New Grant Will Allow Greater U.S. Investment in the Developing World's Frontline Health Workers

Oct 24, 2012, 11:53 ET from IntraHealth International

WASHINGTON, Oct. 24, 2012 /PRNewswire-USNewswire/ -- The Frontline Health Workers Coalition has received a $750,000 grant from the Bill & Melinda Gates Foundation, awarded to coalition member IntraHealth International, to support the group's mission to urge greater and more strategic U.S. investment in frontline health workers in developing countries. Building this workforce is the most cost-effective way to save lives and foster a healthier, safer, more prosperous world, the coalition says.

IntraHealth will use the grant to establish a secretariat to grow the coalition, develop substantive policy recommendations to the U.S. Government and communicate effectively with an array of stakeholders. Frontline providers deliver health services directly to their communities. Many are midwives, pharmacists, nurses, doctors and health workers who serve in local clinics.

"By working together to train more frontline health workers and to better support them, world leaders have the opportunity to drastically increase the number of people who have skilled providers to turn to when they or their loved ones become ill," said Maurice Middleberg, vice president of global policy at IntraHealth International and chair of the coalition's policy committee. "This is an exciting development that will help to intensify the work of the coalition, and we truly value the foundation's support of our mission."

Frontline providers are the first—and often the only—link to health care for people in many parts of the world, especially in remote and rural areas. Yet the World Health Organization estimates a shortage of at least 1 million of these workers, particularly in Africa and parts of Asia.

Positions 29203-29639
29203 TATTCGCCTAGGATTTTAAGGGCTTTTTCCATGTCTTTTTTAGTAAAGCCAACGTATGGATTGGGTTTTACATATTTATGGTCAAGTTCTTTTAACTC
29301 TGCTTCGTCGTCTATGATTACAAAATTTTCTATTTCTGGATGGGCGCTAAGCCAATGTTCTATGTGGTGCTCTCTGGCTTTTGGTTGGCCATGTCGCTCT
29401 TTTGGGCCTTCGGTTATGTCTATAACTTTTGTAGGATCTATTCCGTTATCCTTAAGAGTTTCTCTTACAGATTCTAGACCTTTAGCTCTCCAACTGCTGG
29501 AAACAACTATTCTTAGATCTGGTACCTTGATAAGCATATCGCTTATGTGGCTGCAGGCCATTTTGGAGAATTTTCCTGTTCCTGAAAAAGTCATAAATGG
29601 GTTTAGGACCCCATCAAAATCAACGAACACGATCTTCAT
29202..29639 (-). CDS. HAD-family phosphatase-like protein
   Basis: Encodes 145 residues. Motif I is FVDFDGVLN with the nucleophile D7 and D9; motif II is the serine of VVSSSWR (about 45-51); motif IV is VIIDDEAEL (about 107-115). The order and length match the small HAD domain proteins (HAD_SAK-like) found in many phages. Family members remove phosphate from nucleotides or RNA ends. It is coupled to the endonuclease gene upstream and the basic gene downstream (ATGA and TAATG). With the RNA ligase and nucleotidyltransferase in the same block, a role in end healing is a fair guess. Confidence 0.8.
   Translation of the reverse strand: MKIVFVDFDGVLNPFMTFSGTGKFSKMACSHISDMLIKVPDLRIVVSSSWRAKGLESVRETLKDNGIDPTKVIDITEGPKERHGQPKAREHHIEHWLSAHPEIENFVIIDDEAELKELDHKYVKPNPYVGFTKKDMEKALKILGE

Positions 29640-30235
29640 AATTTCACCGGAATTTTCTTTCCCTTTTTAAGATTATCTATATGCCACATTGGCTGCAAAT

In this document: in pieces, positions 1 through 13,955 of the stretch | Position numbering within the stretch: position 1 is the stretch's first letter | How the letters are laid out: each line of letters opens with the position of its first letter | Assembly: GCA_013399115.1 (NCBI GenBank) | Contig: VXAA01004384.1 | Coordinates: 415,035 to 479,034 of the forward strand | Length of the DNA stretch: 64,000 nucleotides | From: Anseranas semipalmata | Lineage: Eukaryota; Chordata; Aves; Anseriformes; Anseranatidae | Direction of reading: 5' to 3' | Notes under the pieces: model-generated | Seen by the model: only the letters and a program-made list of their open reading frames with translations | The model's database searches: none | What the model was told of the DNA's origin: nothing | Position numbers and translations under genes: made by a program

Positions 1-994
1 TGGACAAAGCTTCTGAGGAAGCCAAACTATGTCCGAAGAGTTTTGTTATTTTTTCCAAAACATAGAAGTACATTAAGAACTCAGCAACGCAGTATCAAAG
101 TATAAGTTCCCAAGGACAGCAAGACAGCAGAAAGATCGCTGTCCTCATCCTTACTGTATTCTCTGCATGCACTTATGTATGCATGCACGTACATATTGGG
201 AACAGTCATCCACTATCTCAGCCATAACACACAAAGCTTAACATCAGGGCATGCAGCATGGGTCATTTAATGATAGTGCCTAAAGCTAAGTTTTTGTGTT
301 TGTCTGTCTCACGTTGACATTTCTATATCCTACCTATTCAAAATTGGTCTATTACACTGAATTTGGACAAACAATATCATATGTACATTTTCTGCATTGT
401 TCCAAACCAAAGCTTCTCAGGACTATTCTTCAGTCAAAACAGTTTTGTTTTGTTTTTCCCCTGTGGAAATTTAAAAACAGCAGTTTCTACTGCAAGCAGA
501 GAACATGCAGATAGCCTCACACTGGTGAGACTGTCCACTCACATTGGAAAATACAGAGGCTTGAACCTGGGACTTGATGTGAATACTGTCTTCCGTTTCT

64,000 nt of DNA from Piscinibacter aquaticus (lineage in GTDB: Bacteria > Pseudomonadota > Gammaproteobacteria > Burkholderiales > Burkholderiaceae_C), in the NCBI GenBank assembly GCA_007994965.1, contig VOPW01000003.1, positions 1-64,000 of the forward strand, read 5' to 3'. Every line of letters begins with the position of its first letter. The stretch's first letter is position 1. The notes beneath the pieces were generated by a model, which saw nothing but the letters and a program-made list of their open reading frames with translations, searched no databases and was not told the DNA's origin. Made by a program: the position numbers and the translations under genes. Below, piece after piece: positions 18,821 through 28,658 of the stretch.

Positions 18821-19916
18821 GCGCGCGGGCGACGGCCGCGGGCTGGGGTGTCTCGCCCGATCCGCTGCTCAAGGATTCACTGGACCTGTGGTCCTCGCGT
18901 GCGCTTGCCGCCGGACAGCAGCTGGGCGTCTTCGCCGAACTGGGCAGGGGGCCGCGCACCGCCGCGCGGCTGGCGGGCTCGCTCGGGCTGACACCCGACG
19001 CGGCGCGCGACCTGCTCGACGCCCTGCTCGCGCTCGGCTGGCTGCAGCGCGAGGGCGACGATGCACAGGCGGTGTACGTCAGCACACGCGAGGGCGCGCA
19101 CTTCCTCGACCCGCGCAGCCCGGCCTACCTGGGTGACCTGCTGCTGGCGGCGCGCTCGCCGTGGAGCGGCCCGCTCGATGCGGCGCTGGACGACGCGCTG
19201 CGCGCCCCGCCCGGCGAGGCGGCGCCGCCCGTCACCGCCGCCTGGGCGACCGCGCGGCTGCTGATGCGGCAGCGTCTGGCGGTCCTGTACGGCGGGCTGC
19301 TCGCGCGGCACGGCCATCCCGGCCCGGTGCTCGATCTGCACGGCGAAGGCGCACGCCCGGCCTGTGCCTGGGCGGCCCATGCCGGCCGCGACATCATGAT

The frontline workforce provides immunizations, helps prevent and treat life-threatening illnesses and refers patients to the appropriate health facilities. Frontline health workers are also playing a greater role in addressing diabetes, heart disease and other chronic conditions that affect the health and productivity of adults around the world. Proper training and support will allow the millions of existing frontline providers to be much more efficient and effective.

Save the Children's Mary Beth Powers, coalition chair, added, "The U.S. Government and the Gates Foundation have been leaders in global health. The Frontline Health Workers Coalition will galvanize support for those unsung heroes on the frontlines who are protecting the health of families around the world." 

Launched in January 2012, the coalition envisions a world in which everyone has access to basic preventive and curative health care provided by a skilled, motivated frontline health workforce. It encourages the U.S. government to help train and deploy these workers as part of a comprehensive health workforce strategy, and to invest in countries that have severe health worker shortages.

As of July 2012, the coalition consisted of members from 26 organizations: Abt Associates, Accordia Global Health Foundation, African Medical and Research Foundation, Family Care International, Foundation for Hospices in Sub-Sahara Africa, Bill & Melinda Gates Foundation, Global Alliance to Prevent Prematurity and Stillbirth, the International Association of Physicians in AIDS Care, International Medical Corps, IntraHealth International, Jhpiego, Johns Hopkins University Center for Communication Programs, Management Sciences for Health, Inc., Partners In Health, Pathfinder International, Population Communication, PSI, Public Health Institute, RESULTS, ReSurge International, Save the Children, University Research Co., LLC, The White Ribbon Alliance for Safe Motherhood, Women Deliver, Women's Refugee Commission and World Vision. The Coalition has partnered with the private sector to support the mission; private sector partners include Becton Dickinson, GlaxoSmithKline, Intel, Johnson & Johnson, Medtronic Foundation, Merck Foundation, Novo Nordisk and Pfizer.

SOURCE IntraHealth International